, , , , , , , , , , , ,

“What might have been and what has been point to one end, which is always present…” T S Eliot

Journeys – beginning, end, destination, escape.

London Paddington to West Wales. I have done this train journey hundreds of times now, in part at least. It has been a backdrop to my life, until recently taken for granted. Usually it is a useful time to concentrate on reading, uninterrupted except when other people impinge on my solitude. time seems suspended. I am still but the world is moving past. I have always found journeys to have a positive creative effect, allowing the mind to drift freely.

Although I have occasionally taken the odd photograph, usually because of a particular light, sunset or cloud pattern, or even a few times tried doing a quick sketch, I have never concentrated on the journey as whole, recording my impressions. Snow alters appearances, makes the everyday unfamiliar, both sharpening contrasts and reducing distractions of colour and tone, a monochrome world emerging. This could be a starting point, to set against future journeys, a benchmark.

So, Paddington Station – I forget to take a photograph, another time maybe, I should make a start. These are unedited, unaltered images, random thoughts.

Grey day, bright lights in the carriage, reflecting in the windows, Trellick Tower, landmark looming nearby, used to be deeply unpopular now sought after address, suburban London, soon Slough – home of Mars, Horlicks. Taplow station, first of childhood landmarks – my father commuted to London from here when we lived in Maidenhead by the Thames, which I manage to miss this time. My one insertion into the flow of images above – a golden glow, captured a previous time, as I always do look out for the river as we pass over Maidenhead Railway Bridge designed by Isambard Kingdom Brunel, hero of the Great Western Railway, now run by First Great Western, clinging on to past glories. The maps above are from an old Great Western guide-book. They had a flourishing publishing business in those days.

Maidenhead, the closest I have ever lived to the Thames, age seven or so to fifteen. Floods in those days too, worse before the Thames Barrier, my father coming home in a punt with the weekly shopping. Two red kites are circling over the centre of Maidenhead, spreading from their Chilterns stronghold, not far in fact. Wales is their other stronghold of course. Dark outline with unmistakeable tail shape. Two more just before Didcot – good scavenging weather maybe.

Didcot Parkway – cooling towers. My appreciation of industrial archaeology, and indeed architecture came from my father, a civil engineer. Next the Ridgeway, although I am sitting on the wrong side for it this time. An uncle and aunt lived near here. I remember going out to look at wildlife with my uncle, who worked for the Nature Conservancy, as it was then. Archaeological sites too – humps and bumps, burial mounds. The White Horse is invisible today anyway. Endless freight trains today though, make me think of USA, hobos and Woody Guthrie. Snow covered rails though always make me think of Auschwitz, not my memories but borrowed. Primo Levi, and W G Sebald, more recently, less directly. I can feel that suspension of normal time and space affecting me.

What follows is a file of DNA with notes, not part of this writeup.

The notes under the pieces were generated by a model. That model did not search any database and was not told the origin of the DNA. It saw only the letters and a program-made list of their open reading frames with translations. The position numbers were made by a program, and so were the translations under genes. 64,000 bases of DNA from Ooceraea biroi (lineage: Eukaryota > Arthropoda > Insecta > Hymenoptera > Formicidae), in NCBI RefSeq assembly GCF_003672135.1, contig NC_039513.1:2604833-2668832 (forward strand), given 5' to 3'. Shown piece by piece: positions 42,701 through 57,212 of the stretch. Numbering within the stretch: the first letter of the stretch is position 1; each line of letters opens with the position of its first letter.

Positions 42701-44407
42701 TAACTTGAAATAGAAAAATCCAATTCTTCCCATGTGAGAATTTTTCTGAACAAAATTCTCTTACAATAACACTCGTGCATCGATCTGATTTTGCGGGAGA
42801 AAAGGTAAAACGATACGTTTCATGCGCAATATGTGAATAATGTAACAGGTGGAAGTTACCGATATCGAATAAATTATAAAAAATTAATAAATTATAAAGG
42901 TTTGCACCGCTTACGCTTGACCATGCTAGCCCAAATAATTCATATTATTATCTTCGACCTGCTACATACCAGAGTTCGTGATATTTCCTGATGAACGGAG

Swindon – I commuted here from London for two years, the reason why this section is so familiar. More Great Western history of course – I worked in the old drawing office when it became the home of the National Monuments Record, having relocated from Savile Row in London. My office is visible in the photograph, near the relief panel of a train. Next door is Steam, part of the National Railway Museum. That was there years ago too – I remember the enamel badges of engines I got there on a childhood visit. Still a lot of empty industrial buildings though. The shopping centre was meant to be the big draw.

Bristol doesn’t really impinge on the railway line now – another Parkway. I’ll save the Bristol family connections for another time. Soon after is a first glimpse of Wales, today snow covered hills in the far distance. Tunnels unfortunately under the River Severn, this is one part of the journey when the coach is more scenic. Croeso y Gymru sign soon after, then Severn Tunnel Junction Station. Newport, Monmouthshire, famous transporter bridge, the river tidal with muddy banks, Civic Centre looking proudly out over the town, 1930s Art Deco by Cecil Howitt, Grade 2* listed. He also designed many Odeon Cinemas.

Soon comes Cardiff, where my mother was born and lived until she was married (in her local church Llandaff Cathedral). The place I knew as a child, visiting grandparents, I may even have lived here briefly, has of course changed. I remember the parks. No one thinks about the view from the train – neglected, rubbish strewn, back gardens and yards. The water tower, between the station and the Millennium Stadium, had a daffodil mural on it more recently which has sadly disappeared. Old industrial Wales interspersed with rural emptiness passes by. Port Talbot looks reminiscent of Alpine towns lining the roads to the mountain passes, except for the Fish and Chip shop. Swansea, birthplace of Dylan Thomas of course, time to change trains for Carmarthen. Down to one carriage now, no longer First Great Western. This is normally the high spot of the journey, one of the best railway journeys in Britain, but not today. It is packed and I can’t see a thing. A brief glimpse of the sea. End of this train journey for me, Carmarthen, with another Brunel bridge and the River Towy, both right by the station.

“In my beginning is my end. In succession

Houses rise and fall, crumble, are extended,

Are removed, destroyed, restored, or in their place

Is an open field, or a factory, or a by-pass.”

“What we call the beginning is often the end

And to make an end is to make a beginning.

The end is where we start from.”

From the Four Quartets by TS Eliot.